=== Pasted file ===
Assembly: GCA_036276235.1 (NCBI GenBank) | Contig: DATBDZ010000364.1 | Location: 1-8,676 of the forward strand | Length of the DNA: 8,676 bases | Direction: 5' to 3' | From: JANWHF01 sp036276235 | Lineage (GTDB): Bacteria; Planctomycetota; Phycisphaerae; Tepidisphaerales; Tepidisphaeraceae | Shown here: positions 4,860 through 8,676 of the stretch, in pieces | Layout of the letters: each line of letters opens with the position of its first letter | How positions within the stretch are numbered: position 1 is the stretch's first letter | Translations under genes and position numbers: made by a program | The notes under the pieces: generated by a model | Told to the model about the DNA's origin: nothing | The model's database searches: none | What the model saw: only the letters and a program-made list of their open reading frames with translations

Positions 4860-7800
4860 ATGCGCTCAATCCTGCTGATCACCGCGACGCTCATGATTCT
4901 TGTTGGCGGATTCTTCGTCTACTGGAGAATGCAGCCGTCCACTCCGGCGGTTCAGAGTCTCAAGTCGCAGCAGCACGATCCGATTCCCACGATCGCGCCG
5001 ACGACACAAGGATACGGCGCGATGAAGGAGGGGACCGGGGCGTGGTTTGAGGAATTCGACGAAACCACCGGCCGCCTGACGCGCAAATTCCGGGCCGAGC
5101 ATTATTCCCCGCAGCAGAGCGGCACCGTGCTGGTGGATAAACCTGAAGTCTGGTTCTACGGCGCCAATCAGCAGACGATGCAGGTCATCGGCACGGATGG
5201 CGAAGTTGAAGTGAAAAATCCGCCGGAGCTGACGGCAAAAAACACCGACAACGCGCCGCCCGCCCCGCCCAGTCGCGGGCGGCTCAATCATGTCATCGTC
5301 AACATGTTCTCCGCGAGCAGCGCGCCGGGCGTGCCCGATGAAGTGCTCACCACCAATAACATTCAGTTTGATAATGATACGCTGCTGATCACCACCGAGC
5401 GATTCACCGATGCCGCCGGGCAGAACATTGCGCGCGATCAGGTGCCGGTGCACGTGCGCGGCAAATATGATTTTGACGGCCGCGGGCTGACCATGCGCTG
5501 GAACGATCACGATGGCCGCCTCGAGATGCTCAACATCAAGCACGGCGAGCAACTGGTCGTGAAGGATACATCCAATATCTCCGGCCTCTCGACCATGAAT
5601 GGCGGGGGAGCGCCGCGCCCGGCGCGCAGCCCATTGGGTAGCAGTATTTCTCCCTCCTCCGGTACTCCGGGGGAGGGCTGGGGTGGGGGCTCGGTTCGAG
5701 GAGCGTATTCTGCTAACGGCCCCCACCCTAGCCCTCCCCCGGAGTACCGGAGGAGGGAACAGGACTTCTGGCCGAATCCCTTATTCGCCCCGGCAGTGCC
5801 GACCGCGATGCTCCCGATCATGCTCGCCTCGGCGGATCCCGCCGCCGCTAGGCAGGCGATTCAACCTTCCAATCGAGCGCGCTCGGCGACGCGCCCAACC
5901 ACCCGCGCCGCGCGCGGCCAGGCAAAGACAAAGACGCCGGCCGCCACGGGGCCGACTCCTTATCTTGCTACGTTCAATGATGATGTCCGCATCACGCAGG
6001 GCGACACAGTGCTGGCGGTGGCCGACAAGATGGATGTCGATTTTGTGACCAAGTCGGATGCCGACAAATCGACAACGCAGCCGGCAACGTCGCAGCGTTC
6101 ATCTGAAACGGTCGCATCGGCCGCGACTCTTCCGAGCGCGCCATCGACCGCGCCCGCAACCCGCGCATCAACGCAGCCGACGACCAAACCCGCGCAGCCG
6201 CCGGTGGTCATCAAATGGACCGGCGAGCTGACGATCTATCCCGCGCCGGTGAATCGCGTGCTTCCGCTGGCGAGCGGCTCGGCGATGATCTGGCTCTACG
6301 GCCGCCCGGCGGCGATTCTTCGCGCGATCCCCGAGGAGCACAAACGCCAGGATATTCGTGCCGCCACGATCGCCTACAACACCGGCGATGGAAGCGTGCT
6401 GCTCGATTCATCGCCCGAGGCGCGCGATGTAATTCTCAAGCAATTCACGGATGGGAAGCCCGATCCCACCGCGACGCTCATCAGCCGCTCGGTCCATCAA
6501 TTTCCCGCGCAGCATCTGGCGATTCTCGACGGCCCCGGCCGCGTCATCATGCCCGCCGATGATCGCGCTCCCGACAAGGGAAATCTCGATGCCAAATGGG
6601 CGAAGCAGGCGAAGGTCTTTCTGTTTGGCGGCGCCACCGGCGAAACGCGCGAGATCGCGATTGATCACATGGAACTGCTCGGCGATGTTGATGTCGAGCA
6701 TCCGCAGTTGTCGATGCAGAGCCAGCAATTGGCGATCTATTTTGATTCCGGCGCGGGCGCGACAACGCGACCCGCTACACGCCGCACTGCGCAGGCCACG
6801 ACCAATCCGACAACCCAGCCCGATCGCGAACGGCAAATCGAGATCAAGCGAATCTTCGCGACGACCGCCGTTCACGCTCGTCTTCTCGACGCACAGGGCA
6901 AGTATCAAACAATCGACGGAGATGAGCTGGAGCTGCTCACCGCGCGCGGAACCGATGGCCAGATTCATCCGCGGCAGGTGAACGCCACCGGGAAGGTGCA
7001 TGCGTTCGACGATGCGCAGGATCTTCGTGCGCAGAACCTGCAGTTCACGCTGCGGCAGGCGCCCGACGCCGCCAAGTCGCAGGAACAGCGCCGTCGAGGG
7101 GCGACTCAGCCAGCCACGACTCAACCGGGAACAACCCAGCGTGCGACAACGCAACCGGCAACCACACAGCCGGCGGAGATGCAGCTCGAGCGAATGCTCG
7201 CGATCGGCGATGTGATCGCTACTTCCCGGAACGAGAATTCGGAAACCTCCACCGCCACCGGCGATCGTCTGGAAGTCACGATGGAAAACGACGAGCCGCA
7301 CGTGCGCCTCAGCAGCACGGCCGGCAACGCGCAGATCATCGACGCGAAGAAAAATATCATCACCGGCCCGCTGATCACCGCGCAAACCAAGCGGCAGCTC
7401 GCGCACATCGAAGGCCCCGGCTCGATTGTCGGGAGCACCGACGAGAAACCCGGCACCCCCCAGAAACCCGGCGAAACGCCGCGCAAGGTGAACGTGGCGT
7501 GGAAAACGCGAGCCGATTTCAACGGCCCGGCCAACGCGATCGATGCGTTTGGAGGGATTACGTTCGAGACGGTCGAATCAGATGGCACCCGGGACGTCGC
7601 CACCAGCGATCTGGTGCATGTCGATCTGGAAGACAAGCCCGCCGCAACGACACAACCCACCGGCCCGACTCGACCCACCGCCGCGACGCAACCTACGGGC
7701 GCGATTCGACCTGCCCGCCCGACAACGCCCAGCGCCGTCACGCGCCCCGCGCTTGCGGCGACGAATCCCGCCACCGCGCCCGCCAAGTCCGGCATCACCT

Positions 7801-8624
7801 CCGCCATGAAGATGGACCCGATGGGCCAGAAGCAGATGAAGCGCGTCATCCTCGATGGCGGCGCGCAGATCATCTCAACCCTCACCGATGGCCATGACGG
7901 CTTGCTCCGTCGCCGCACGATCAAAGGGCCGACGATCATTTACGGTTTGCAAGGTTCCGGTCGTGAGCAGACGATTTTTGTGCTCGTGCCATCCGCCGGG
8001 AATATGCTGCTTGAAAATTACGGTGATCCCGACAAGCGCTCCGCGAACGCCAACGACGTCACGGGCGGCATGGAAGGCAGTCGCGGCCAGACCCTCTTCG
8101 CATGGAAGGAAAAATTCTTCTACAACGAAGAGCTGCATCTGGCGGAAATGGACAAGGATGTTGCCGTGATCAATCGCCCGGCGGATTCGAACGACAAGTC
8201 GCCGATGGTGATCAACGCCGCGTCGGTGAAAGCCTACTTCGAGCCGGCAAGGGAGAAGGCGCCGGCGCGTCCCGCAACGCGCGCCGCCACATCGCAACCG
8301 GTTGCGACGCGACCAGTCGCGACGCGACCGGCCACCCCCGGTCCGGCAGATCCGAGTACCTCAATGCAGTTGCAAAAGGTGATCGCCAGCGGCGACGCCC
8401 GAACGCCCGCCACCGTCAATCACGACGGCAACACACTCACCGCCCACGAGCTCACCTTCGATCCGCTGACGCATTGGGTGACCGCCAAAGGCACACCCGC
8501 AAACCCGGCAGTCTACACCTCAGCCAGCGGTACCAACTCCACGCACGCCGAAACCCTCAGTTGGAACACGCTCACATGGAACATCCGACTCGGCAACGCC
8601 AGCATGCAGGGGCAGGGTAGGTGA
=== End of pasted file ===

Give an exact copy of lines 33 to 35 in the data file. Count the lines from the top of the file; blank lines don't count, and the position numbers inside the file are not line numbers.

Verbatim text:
Positions 7801-8624
7801 CCGCCATGAAGATGGACCCGATGGGCCAGAAGCAGATGAAGCGCGTCATCCTCGATGGCGGCGCGCAGATCATCTCAACCCTCACCGATGGCCATGACGG
7901 CTTGCTCCGTCGCCGCACGATCAAAGGGCCGACGATCATTTACGGTTTGCAAGGTTCCGGTCGTGAGCAGACGATTTTTGTGCTCGTGCCATCCGCCGGG